My grandfather was a wise man, though his wisdom was gained at a great price: living through the dispossession of Kulaks in 1920’s, after Kazakhstan joined the Russian Federation, the great famine of 1930’s that took away the lives of many millions in the country, Stalin-era Soviet domination and World War II, where he spent two years in a German concentration camp.He taught me what he himself had learned through adversity, that education was the singular asset that one cannot be dispossessed of, and that only one’s skills and knowledge could provide in times of hardship.He also taught me never to forget my Kazak roots and culture no matter where my life may lead.While at the time, life seemed certain and predictable, and the world seemed safe and carefree, there would come a time when I would use what I had learned then to carry me though uncertainty and chaos.
As the 1980’s brought Perestroika and Glasnost, followed by the Coup of 1992, when the Soviet Union ultimately collapsed, I witnessed firsthand, the political, social, and economic chaos that followed the Coup, when people’s lifelong beliefs were shattered and their life savings became worthless.The shelves in the grocery stores became empty and bread lines grew longer each day.Hospitals had no medications to treat the sick, and the judicial and political system became corrupt.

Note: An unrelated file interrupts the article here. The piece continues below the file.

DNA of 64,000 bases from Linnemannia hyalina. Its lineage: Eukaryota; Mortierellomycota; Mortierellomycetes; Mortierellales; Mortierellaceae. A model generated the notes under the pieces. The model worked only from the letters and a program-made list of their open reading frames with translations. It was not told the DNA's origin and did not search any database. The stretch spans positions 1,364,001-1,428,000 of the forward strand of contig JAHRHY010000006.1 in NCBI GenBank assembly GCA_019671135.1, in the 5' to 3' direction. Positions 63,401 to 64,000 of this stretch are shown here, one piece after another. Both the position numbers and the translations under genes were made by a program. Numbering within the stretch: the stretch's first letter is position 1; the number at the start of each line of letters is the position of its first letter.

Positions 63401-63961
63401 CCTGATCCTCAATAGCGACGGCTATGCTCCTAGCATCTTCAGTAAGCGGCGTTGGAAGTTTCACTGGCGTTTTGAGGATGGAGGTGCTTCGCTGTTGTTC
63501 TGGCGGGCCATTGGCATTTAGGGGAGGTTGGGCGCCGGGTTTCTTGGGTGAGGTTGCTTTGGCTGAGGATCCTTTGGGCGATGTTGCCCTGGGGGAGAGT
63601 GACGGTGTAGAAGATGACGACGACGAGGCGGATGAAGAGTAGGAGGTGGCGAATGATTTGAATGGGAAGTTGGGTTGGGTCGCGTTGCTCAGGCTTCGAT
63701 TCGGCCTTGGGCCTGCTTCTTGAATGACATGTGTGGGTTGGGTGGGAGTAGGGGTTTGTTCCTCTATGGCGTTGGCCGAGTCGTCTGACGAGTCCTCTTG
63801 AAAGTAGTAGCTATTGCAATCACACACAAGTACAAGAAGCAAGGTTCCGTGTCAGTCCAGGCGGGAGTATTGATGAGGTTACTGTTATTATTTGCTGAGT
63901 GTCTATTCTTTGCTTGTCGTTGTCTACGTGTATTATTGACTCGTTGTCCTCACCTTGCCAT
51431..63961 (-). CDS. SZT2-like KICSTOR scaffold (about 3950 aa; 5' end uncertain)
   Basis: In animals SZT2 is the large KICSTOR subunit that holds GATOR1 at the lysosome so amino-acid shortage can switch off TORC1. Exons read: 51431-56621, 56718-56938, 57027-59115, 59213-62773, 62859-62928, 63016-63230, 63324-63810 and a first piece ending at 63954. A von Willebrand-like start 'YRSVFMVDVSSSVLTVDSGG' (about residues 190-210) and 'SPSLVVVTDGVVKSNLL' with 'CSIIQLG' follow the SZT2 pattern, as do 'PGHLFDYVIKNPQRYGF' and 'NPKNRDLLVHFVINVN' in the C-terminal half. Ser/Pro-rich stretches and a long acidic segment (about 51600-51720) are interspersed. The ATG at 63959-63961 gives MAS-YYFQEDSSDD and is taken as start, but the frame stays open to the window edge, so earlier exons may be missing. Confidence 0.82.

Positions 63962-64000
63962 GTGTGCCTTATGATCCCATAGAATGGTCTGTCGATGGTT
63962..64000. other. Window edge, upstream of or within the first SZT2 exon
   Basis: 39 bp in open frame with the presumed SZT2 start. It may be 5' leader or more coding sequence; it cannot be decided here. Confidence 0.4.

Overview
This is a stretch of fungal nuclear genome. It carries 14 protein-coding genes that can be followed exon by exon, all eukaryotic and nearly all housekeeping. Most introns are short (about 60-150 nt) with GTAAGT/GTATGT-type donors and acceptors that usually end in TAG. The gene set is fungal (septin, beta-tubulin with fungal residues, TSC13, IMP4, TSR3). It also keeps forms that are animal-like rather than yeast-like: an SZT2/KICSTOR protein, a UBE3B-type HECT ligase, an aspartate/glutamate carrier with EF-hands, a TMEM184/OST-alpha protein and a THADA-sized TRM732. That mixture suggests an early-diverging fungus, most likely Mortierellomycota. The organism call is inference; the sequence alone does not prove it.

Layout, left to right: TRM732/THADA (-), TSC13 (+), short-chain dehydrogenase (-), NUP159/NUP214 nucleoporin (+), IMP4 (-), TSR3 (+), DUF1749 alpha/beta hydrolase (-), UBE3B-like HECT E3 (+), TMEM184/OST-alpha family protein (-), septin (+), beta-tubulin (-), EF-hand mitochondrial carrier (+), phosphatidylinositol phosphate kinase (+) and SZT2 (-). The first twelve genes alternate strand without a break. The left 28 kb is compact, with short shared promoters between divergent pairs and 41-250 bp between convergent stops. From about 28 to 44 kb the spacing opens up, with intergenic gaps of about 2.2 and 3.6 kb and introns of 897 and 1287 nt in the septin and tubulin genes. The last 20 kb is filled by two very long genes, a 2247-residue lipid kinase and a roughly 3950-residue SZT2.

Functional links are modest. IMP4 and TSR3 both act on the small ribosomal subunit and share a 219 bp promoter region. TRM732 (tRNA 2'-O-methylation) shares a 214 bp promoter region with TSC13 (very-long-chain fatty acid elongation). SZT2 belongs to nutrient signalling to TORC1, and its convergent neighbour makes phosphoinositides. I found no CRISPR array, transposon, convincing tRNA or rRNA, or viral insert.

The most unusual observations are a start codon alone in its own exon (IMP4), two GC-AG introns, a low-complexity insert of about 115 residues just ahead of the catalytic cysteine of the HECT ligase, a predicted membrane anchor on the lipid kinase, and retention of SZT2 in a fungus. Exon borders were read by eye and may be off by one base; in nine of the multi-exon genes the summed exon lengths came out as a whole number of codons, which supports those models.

It was a time of great uncertainty as people strained to cope with a world according to a new set of rules, rules that evolved day by day.My schoolteachers did not know whether to require us to wear our traditional red Pioneer scarves, the symbol of loyalty to the Communist Party, or whether to abandon them entirely.The entire educational system that emphasized the history of the Communist party and the study of Marx and Engels, no longer seemed to make any sense.However, what was one to replace it with?